Update: After deliberating for about 10 hours, jurors found two parents guilty Friday in the college admissions bribery scandal. Gamal Abdelaziz and John Wilson were convicted on fraud and bribery conspiracy charges, the AP reports, and Wilson was also convicted of other counts of bribery, wire fraud, and filing a false tax return. Defense lawyers had argued that the men thought they were making legitimate donations to the universities. The trial was the first in the case, though 33 other parents have pleaded guilty. Our original story from last month follows:
The first trial in the "Operation Varsity Blues" college admissions bribery scandal will begin this week, with the potential to shed light on investigators' tactics and brighten the spotlight on a secretive school selection process many have long complained is rigged to favor the rich. Jury selection is beginning Wednesday in federal court in Boston in the case against two parents, former casino executive Gamal Abdelaziz and former Staples and Gap executive John Wilson. Though they were among dozens of prominent parents, athletic coaches, and others arrested across the country when the case exploded into the headlines over two years ago, theirs is the first to go trial. Three other parents are scheduled to go to trial in January. More from the AP:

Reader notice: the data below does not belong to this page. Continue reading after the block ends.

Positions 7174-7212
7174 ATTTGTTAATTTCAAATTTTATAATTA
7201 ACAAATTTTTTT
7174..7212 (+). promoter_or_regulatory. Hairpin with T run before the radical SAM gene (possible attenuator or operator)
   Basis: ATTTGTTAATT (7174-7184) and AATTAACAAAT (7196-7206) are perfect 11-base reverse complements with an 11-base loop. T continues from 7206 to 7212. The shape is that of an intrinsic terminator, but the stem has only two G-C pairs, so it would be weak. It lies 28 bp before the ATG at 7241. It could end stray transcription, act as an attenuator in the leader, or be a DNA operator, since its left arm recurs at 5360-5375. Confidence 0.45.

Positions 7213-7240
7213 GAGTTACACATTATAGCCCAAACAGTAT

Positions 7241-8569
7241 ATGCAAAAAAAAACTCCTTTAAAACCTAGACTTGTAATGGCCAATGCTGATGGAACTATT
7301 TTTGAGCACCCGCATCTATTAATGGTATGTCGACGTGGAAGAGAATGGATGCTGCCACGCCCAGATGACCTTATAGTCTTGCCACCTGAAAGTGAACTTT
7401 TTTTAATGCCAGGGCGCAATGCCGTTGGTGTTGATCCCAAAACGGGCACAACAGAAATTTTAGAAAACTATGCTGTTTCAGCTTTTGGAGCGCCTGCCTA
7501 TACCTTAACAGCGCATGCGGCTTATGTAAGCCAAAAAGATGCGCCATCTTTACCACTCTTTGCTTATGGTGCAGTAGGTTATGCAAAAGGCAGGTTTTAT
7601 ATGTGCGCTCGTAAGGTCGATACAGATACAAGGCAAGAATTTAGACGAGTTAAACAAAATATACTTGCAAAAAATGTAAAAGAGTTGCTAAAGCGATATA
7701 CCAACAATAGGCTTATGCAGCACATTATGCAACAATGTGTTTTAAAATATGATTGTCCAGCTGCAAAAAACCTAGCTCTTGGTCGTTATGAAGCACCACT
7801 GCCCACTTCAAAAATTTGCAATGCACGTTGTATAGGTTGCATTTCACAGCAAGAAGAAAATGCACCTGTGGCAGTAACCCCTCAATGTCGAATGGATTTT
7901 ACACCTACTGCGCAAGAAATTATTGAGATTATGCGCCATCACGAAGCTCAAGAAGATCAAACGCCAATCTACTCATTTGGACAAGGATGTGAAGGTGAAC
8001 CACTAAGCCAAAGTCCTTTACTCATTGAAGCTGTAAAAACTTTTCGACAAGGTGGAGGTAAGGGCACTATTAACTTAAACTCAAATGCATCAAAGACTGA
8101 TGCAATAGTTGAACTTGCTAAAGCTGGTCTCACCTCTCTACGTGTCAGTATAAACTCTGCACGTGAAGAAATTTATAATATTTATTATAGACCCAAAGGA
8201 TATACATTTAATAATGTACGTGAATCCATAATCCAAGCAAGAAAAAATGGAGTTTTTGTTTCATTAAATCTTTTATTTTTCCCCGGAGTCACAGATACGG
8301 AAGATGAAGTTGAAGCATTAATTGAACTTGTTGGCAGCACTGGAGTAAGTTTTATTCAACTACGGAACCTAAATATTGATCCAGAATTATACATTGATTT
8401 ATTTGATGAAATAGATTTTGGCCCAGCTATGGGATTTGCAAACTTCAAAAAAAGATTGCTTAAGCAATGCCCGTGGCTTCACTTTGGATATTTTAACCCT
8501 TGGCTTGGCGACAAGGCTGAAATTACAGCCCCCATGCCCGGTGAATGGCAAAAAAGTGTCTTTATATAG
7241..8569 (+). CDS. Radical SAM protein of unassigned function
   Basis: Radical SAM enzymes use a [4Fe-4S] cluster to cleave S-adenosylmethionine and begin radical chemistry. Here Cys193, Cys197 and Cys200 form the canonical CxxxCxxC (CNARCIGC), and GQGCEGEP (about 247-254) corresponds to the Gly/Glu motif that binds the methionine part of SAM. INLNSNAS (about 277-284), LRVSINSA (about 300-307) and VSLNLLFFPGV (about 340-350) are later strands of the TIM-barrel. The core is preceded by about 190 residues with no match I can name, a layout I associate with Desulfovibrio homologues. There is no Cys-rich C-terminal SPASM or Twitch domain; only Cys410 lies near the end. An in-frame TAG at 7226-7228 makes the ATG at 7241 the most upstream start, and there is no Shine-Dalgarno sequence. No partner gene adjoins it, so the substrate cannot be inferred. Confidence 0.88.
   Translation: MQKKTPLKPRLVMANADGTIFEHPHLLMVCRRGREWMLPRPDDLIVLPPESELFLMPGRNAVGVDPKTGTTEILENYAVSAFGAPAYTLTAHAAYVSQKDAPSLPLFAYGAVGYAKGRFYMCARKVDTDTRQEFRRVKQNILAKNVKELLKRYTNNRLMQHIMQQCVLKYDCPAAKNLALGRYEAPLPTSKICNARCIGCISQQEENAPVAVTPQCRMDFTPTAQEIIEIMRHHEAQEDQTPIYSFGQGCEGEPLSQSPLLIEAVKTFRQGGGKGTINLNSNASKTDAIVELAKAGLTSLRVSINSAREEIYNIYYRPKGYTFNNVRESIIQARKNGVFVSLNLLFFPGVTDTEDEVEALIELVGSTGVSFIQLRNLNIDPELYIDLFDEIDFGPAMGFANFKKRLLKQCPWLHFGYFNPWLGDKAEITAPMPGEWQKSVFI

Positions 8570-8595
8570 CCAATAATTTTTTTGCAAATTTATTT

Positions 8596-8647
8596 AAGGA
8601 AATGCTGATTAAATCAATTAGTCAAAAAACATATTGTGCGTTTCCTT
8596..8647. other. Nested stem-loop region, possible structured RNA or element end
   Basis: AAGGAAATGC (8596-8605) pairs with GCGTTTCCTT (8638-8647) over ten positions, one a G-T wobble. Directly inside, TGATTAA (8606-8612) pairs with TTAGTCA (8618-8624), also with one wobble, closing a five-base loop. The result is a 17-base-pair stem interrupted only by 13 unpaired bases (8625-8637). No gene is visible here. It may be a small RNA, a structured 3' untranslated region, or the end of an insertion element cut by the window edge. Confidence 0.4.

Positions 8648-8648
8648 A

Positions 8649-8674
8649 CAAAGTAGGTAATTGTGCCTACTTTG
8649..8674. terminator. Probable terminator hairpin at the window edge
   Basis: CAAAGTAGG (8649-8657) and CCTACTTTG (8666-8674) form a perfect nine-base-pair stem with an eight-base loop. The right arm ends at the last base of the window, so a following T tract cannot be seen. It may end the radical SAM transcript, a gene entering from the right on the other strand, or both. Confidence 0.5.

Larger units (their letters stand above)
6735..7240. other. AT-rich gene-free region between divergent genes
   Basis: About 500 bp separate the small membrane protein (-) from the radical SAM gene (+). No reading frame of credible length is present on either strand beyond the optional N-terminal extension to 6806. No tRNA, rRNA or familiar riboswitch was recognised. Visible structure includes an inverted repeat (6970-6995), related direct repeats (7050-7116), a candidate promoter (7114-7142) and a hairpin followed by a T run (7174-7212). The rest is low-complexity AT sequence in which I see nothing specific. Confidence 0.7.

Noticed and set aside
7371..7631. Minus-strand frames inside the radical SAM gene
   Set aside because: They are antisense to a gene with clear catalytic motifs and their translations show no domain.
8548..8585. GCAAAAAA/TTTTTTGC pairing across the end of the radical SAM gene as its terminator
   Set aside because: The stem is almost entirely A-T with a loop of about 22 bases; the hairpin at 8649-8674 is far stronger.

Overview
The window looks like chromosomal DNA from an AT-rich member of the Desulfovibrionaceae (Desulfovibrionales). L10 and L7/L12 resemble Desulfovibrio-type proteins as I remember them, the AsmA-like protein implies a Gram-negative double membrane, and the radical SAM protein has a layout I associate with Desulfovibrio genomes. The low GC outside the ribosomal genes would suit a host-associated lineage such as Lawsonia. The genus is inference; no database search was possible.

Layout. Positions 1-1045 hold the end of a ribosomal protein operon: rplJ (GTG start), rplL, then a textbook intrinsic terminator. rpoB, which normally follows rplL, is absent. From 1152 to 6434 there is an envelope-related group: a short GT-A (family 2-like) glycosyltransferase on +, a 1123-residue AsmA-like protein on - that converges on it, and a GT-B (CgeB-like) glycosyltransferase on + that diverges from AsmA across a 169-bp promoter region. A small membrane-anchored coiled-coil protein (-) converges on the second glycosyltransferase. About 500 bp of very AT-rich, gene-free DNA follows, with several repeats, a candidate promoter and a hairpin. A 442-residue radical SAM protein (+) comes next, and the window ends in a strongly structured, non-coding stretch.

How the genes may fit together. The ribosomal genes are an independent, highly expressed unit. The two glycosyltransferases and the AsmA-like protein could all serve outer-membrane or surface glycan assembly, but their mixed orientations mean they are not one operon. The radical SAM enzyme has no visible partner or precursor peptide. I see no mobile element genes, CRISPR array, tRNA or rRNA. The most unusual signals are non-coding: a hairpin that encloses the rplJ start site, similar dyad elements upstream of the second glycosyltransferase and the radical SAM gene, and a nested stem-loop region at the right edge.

- Defendant I: Abdelaziz, of Las Vegas, is accused of paying $300,000 to the sham charity run by the scheme's mastermind—admissions consultant Rick Singer—to get his daughter into the University of Southern California as a basketball recruit. Prosecutors say Abdelaziz signed off on an athletic profile that touted the girl as a star, even though she didn't even make the cut for her high school varsity team.
- Defendant II: Wilson, who heads a Massachusetts private equity firm, is charged with paying $220,000 to have his son designated as a USC water polo recruit and an additional $1 million to buy his twin daughters' ways into Harvard and Stanford. Prosecutors say Singer told Wilson he couldn't secure spots for both girls on Stanford's sailing team because Singer said the coach "has to actually recruit some real sailors so that Stanford doesn't ... catch on."
- Defense attorneys say ... that their clients had no knowledge of any false information submitted about their children. They say USC can't be a victim of fraud because the school regularly rewarded donors by giving their kids special treatment in admissions.
- Prosecutors say ... the defense is trying to turn the case into a trial on USC's admissions policies instead of whether the parents agreed to lie and trump up their kids' athletic credentials. USC has said it wasn't aware of Singer's scheme until 2018, when it began cooperating with investigators.
(Read more college admissions bribery scandal